Friday, March 15, 2019

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Security heightened at area houses of worship follow New Zealand mosque attacks

WAPPINGERS FALLS – Community leaders and public officials in the Hudson Valley are condemning the murders of 49 worshipers at two mosques in Christchurch, New Zealand.

Saba Ali, the vice president of the Mid-Hudson Islamic Association in Wappingers Falls said there is a “sense of fear” since the attacks, but she said Dutchess County Sheriff’s officials came to their offices on Friday to offer their support, which provided a sense of safety and comfort.

While there is so much violence against Muslims, Jews and people of color, Ali said in the Hudson Valley, there is so much good happening.

“If we were to focus on the negative, we would never leave our houses. But we focus on the people, the community, the sense of love and the sense that we are one humanity,” she said. “We have different faiths and different believes but we want the best for each other and we want to think the best for each other as well.”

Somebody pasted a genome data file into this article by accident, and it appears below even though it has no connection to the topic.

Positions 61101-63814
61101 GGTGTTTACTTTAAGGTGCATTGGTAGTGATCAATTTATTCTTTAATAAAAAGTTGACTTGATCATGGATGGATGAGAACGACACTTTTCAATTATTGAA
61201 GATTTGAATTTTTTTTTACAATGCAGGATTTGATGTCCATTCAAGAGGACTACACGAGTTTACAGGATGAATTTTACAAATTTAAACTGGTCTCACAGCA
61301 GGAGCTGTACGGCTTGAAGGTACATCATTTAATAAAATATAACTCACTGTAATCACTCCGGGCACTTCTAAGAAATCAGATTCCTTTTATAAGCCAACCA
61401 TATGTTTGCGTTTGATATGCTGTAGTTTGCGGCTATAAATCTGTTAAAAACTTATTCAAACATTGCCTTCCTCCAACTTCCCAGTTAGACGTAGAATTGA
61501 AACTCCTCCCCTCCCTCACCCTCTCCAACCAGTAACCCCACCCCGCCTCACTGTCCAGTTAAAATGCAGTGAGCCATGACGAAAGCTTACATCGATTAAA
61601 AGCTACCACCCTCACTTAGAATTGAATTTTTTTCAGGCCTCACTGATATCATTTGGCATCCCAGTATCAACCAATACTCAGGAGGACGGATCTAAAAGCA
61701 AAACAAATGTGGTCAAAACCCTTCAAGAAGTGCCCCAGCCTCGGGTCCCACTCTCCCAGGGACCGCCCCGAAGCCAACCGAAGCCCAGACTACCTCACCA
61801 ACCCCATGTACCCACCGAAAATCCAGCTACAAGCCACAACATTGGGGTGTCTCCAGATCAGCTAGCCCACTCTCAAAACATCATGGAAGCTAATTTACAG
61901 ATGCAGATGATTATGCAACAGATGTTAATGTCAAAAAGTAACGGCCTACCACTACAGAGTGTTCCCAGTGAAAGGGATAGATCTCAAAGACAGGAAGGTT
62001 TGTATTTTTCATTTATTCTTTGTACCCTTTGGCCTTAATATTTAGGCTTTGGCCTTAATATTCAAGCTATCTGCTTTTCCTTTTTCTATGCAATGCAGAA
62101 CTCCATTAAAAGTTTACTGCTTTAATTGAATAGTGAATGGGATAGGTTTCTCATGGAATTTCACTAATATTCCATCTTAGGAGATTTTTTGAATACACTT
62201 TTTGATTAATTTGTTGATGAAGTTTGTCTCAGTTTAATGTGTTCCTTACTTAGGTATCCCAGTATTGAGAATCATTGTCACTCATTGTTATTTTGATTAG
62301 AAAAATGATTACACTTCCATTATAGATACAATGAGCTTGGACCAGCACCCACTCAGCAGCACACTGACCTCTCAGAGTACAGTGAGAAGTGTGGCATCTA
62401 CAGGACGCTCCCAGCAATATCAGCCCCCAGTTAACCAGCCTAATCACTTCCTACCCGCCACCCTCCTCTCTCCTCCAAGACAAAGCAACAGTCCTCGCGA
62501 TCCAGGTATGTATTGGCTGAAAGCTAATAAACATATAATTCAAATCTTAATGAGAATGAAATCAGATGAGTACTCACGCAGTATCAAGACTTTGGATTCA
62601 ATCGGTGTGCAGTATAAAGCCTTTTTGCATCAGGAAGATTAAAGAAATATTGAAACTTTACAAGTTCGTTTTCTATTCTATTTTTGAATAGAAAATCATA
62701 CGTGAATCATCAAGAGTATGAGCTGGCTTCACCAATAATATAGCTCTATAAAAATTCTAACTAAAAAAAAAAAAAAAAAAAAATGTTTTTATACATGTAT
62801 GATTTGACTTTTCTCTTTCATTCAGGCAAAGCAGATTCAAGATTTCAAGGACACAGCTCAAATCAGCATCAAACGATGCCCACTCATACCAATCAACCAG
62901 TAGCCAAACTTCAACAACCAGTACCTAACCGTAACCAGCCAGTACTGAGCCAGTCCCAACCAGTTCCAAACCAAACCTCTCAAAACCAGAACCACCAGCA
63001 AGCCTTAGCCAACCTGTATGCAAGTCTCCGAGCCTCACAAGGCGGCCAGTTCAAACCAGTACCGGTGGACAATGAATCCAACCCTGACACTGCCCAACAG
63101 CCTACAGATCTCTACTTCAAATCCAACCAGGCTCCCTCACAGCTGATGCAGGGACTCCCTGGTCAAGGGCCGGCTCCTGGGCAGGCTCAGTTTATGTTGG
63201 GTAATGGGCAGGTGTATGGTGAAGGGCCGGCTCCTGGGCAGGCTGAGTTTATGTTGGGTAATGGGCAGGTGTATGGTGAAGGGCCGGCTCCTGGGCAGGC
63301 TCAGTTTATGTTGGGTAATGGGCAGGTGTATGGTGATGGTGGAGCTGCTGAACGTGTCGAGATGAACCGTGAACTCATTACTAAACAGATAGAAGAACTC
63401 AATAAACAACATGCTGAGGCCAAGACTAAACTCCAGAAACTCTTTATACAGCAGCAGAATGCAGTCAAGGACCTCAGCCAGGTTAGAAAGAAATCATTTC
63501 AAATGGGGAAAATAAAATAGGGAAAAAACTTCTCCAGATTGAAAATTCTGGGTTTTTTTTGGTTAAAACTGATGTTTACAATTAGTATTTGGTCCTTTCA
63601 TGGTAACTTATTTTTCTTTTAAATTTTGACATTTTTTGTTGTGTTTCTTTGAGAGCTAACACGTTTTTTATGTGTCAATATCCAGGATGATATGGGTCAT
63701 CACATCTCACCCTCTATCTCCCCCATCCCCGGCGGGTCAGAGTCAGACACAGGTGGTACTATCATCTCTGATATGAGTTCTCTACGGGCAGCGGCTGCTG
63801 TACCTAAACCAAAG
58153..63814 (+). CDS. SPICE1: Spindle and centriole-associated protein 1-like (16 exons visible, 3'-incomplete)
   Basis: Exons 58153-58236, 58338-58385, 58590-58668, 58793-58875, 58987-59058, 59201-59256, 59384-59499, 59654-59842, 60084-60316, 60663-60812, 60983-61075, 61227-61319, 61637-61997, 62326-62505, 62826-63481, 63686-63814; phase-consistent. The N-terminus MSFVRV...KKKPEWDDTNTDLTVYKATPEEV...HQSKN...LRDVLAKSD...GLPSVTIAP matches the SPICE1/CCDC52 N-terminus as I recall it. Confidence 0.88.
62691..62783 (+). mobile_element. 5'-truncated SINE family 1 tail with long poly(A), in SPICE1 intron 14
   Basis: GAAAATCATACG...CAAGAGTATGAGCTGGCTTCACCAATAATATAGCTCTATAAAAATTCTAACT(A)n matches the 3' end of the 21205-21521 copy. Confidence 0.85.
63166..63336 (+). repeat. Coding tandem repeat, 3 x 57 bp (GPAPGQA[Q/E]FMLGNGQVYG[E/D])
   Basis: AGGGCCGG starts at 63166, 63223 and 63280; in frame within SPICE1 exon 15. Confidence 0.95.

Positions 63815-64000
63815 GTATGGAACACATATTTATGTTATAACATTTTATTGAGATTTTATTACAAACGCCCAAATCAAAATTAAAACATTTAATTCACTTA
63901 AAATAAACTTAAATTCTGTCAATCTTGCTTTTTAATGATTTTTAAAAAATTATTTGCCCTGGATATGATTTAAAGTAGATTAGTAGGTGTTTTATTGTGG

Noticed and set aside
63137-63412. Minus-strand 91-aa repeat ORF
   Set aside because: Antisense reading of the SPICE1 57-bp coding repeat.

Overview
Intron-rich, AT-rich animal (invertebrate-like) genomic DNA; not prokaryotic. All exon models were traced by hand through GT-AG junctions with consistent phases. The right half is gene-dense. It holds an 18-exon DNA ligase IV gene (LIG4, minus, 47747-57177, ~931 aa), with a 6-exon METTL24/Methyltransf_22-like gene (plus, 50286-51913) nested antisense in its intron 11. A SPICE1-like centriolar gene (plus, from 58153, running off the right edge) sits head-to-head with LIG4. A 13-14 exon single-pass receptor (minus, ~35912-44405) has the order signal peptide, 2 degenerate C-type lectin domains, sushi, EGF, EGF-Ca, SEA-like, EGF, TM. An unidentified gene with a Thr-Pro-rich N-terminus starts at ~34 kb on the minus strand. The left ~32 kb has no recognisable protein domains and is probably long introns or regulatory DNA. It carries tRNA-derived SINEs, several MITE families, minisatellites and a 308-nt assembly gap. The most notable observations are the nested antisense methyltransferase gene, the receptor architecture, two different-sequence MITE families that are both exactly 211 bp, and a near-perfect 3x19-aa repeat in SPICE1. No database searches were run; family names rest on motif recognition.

Dutchess County Executive Marcus Molinaro said the county and its residents stand with Muslims locally and around the world. “In the shadow of this violence, we reaffirm our desire for a world free of hatred and division, one in which people of every faith peacefully coexist and prosper.”

Westchester County Executive George Latimer has ordered the county police to increase patrols and communication with mosques, synagogues and churches across the county. “We must remember there is no room for hate and violence, of any kind against any group, here in Westchester.”

Rockland County Executive Edwin Day also condemned the killings. “An attack on anyone because of their religion is an attack upon all of us regardless of religion.

Sheriff Louis Falco said he has placed his office on heightened alert status as a result of the attacks. He has increased resources on road patrols at all houses of worship in Rockland.

“There is no place for hate and discrimination anywhere in the world and we have to attack it on all fronts with love and humility,” said Rockland Human Rights Commissioner Constance Frazier.


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